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Discussion Starter #16
After losing an upper shroud, forestay, or backstay, the mast could very easily break in half under those circumstances.
I meant it was in no danger of coming down while tied to the mooring. I wasn't sailing with a shroud out, I noticed it right away when I got on the boat.

Actually what I noticed first was the turnbuckle on the cockpit sole. Then there was a brief scramble of WTF where did that come from! Then I noticed that a shroud was out :)




In past years I have done my first several sails without cotter pins inserted in the turnbuckles so I could do a final tune without the tedious task of removing/reinserting the cotter pins. I am a lot more careful about that now that I know someone who lost a mast. I still do my first few sails without the lower shroud pins in, but only under very gentle conditions.
I've sailed six times since I put the boat in on the 6th, a couple of those days in high winds. I guess I'm lucky! Getting the standing rigging tension right is on my list, but I suppose I should address those turnbuckles first.
 

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I meant it was in no danger of coming down while tied to the mooring. I wasn't sailing with a shroud out, I noticed it right away when I got on the boat.
Although there are more stresses when sailing, I was suggesting that even at a mooring, 68 mph winds may be enough to break the mast after a lower released.
...Actually what I noticed first was the turnbuckle on the cockpit sole. Then there was a brief scramble of WTF where did that come from! Then I noticed that a shroud was out :)
Go throw an extra turnbuckle in a buddy's cockpit sometime. Or better yet, a clevis pin. It's good for a laugh, especially if there's a race later that day. :laugher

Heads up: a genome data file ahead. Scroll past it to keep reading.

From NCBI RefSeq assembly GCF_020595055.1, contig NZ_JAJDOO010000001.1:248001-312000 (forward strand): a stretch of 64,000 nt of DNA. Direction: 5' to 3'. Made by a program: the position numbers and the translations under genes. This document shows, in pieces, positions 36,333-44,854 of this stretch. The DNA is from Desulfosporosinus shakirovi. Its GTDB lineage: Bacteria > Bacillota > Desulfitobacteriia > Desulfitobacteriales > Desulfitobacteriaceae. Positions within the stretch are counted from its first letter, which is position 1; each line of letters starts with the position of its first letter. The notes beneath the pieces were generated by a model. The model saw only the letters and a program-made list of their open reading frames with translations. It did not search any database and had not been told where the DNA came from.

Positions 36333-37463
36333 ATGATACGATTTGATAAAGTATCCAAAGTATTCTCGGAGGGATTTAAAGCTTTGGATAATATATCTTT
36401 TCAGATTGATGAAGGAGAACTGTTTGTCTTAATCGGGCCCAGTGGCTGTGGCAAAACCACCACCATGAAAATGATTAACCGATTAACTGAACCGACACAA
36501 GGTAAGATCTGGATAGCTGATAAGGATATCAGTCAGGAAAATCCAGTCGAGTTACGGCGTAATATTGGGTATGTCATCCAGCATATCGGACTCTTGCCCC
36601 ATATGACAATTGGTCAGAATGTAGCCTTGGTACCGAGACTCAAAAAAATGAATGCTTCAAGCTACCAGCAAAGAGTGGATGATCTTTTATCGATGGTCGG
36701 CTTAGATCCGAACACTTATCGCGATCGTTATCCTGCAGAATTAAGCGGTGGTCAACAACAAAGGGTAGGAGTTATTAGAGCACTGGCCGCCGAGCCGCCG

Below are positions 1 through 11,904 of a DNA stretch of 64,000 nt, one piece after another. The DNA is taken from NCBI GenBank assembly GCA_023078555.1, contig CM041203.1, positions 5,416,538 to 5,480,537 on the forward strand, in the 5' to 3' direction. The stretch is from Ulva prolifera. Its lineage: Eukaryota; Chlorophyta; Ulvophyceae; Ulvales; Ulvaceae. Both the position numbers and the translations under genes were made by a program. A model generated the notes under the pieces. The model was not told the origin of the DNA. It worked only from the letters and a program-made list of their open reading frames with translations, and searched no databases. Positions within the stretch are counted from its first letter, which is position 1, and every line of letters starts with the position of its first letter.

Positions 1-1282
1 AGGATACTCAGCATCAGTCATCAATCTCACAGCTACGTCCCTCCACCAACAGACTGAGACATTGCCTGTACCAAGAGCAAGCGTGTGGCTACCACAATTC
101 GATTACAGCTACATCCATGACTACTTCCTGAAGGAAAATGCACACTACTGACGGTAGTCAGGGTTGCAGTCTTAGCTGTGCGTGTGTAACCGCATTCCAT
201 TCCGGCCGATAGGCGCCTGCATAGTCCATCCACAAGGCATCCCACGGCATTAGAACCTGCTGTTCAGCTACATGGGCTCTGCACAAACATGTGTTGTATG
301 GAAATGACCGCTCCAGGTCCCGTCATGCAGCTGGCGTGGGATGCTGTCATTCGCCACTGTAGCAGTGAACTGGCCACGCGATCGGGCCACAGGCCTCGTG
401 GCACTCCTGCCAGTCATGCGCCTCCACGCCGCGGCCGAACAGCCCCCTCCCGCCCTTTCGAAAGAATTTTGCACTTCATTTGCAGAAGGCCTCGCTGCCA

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The Capri 14.2 turned upside down... I bet the owner arrives, rights the boat, and sails away! Tough little boats those 14s... Putting a ceterboard like that on a mooring though is something I wouldn't have contemplated.

I got my first "adult" boat as a 14.2. They make a keel version (as a trainer) of the 14, I've often wondered how cool it'd be to own one.

68, mph would be a lot (pronounced too much) for most centerboard boats though.
 

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Discussion Starter #20
The Capri 14.2 turned upside down... I bet the owner arrives, rights the boat, and sails away! Tough little boats those 14s... Putting a ceterboard like that on a mooring though is something I wouldn't have contemplated.
He wishes he could just sail it away! Apparently the mast is stuck good and firm in the mud and he hasn't had any luck getting it free. I went by last night and it was still inverted. The MC is still upside down too, but I don't think it's stuck, I think the owner just hasn't been by yet. I wonder if I should give it a try.

I'm in a sailing club that has several Capri 16s, and they are tough as well. Tough enough to stand up to crowds of new sailors using and abusing them. Someone did manage to break a centerboard recently trying to right one after a capsize drill, but other than that, pretty tough.